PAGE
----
- Why did the political leadership consider the events that took place on 25 January a revolution that should be officially celebrated, while it considers the (alleged) events as a catastrophe that flags should be taken down for?
Dozens, rather hundreds, of mocking questions were thrown in the face of the witnesses, who were either police officers, national security officers, or from the general intelligence, and who basked in the protection of the court committee and the lack of free and serious media. They all repeated the details of their false narrative and avoided the questions, while the court committee confirmed their right to refuse to answer any question they chose.
The court also refused to direct the question at the witnesses, on numerous occasions, for their own reasons. The court also refused to respond to the defence’s requests to summon any of the country’s military and political leaderships in order to question them about the grave events that took place, the extent of their knowledge of them, and their ability to confront them (Mubarak, Tantawi, Annan, and Al-Sisi).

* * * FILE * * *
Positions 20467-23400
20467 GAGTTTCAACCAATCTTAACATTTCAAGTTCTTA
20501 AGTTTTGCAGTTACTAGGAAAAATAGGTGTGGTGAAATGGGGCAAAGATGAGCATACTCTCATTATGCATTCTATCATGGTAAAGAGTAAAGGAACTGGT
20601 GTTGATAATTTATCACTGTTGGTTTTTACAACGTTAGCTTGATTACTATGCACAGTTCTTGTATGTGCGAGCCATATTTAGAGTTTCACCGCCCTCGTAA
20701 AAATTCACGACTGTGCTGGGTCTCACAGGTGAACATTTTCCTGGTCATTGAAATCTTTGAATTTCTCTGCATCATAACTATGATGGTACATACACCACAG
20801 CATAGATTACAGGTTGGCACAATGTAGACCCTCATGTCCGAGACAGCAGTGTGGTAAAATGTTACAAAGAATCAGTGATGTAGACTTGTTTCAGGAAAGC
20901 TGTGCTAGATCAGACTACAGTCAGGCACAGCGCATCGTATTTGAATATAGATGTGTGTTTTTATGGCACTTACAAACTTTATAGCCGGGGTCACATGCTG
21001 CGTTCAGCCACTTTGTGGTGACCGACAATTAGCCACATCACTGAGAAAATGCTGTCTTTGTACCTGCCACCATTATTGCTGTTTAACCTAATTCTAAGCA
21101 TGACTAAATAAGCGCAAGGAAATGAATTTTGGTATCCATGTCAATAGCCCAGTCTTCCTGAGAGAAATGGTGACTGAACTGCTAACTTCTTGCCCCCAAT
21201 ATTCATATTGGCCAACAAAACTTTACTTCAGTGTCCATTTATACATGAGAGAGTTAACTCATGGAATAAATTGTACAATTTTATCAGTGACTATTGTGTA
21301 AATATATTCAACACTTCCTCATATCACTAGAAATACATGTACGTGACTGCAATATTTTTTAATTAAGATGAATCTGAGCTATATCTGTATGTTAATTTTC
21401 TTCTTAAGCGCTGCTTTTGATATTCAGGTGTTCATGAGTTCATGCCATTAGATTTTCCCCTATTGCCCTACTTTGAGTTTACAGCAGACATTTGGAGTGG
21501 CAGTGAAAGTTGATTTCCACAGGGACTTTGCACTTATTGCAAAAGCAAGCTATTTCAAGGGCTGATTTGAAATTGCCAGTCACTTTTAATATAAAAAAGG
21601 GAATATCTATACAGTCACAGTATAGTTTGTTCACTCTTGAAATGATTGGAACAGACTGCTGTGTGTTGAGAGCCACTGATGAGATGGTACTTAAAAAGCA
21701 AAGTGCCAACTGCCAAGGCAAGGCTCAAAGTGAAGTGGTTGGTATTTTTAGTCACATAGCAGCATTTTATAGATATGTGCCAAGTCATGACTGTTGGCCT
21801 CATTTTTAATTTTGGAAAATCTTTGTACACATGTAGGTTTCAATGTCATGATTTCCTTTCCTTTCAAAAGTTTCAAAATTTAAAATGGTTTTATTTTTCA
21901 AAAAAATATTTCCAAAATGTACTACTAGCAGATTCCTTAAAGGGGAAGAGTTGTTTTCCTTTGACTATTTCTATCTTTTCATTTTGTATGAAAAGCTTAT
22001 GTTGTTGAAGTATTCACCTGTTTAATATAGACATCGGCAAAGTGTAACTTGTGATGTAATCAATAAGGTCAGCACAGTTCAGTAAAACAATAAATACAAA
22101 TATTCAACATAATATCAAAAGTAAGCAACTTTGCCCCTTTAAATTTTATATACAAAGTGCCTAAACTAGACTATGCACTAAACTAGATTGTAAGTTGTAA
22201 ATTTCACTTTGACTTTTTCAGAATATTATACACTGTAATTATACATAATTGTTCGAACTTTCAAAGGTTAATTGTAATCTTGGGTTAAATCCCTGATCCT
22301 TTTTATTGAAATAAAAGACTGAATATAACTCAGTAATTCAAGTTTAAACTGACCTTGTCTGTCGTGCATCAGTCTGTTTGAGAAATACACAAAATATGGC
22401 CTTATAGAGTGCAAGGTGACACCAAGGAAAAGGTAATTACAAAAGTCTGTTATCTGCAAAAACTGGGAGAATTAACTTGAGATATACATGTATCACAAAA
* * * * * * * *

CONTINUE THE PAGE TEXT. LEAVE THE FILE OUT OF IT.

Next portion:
The only individual the court responded to the request for his presence was the commander of the Second Field Army, Major General Mohammed Farid Hijazi, whom the defendants asked a specific question: “Did you have any knowledge about the entry of armed foreign forces into the country on 28 January 2011 and the activities inside the country that could harm the sovereignty of the state and its territorial integrity?” He replied, shortly and firmly: “I did not know and I was not informed.”
However, the court did not give any attention to the testimony of the first military field officer about the alleged events, and instead confirmed its complete satisfaction with the investigations of the National Guard and general intelligence.